New tools turn social media into evidence collection
A new technology scans sites like Twitter to act as a virtual stakeout, alerting police when possibly gang activity is occurring
By Martin Kaste
Social media monitoring started in the world of marketing, allowing companies to track what people were saying about their brands. But now, with software that allows users to scan huge volumes of public postings on social media, police are starting to embrace it as well. In the U.S., a company called BrightPlanet sells a product that is more explicitly marketed as an investigative tool.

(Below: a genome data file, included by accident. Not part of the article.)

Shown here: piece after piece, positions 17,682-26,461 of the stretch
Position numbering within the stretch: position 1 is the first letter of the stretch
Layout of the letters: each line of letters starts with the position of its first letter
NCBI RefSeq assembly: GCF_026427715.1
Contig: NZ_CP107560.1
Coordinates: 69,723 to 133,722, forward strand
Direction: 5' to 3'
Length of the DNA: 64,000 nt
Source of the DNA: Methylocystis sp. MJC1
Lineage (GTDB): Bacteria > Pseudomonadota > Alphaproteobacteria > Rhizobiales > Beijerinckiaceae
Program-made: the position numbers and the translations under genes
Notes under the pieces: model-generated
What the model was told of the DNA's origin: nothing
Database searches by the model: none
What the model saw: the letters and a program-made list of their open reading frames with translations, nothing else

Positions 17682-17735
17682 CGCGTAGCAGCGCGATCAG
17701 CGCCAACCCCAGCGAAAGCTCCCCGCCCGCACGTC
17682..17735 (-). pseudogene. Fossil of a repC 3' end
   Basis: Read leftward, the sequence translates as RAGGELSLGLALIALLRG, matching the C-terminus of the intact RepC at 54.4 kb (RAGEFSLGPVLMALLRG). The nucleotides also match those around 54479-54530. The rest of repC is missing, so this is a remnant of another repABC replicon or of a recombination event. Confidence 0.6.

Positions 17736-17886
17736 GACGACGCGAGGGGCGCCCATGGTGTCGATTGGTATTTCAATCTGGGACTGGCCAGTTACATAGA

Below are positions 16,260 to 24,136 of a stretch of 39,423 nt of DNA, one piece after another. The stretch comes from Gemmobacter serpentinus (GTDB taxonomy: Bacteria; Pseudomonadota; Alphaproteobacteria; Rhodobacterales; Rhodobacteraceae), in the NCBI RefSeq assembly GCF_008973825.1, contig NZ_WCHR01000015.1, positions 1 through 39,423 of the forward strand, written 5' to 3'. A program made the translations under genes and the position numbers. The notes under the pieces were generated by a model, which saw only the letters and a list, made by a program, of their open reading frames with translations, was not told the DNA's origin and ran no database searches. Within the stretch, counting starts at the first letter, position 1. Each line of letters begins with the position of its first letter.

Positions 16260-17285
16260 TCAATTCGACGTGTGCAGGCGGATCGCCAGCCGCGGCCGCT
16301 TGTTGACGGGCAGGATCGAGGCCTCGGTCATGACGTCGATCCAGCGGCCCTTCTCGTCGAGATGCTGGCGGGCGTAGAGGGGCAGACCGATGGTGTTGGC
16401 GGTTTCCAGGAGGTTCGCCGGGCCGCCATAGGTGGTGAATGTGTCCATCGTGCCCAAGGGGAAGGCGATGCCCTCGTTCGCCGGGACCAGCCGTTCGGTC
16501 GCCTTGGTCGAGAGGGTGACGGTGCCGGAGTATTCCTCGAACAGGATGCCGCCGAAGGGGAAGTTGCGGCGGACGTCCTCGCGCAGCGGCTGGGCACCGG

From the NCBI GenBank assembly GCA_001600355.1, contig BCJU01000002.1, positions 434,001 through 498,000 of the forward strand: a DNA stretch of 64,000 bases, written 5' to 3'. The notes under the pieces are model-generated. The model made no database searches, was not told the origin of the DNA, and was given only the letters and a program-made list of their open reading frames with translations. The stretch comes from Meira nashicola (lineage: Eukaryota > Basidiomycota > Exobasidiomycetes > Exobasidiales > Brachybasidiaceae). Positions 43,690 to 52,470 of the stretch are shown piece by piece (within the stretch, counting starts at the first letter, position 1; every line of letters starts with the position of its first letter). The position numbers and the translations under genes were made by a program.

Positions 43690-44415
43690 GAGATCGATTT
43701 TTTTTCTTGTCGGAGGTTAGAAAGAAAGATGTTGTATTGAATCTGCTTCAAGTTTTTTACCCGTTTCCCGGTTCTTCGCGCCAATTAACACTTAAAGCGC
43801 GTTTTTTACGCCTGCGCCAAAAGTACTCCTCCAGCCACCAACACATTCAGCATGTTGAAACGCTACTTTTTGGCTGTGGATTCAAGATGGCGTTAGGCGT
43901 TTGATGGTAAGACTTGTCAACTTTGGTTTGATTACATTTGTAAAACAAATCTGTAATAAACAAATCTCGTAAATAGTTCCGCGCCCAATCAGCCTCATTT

"If you had 1,500 gang members, like we do in Detroit — we have their handles, so we're able to identify what the gang members are doing," says BrightPlanet Vice President Tyson Johnson.
The tool, called BlueJay, is capable of scanning the entire "fire hose" of tweets, he says — far more than is available to search from the Twitter Web page. It can be configured to focus on tweets coming from certain places, and it can collect instant photographic evidence from a disturbance.
"If we'd been able to monitor real-time during the Boston Marathon, they'd have an immediate repository to interrogate, as soon as the bombs happened," Johnson says.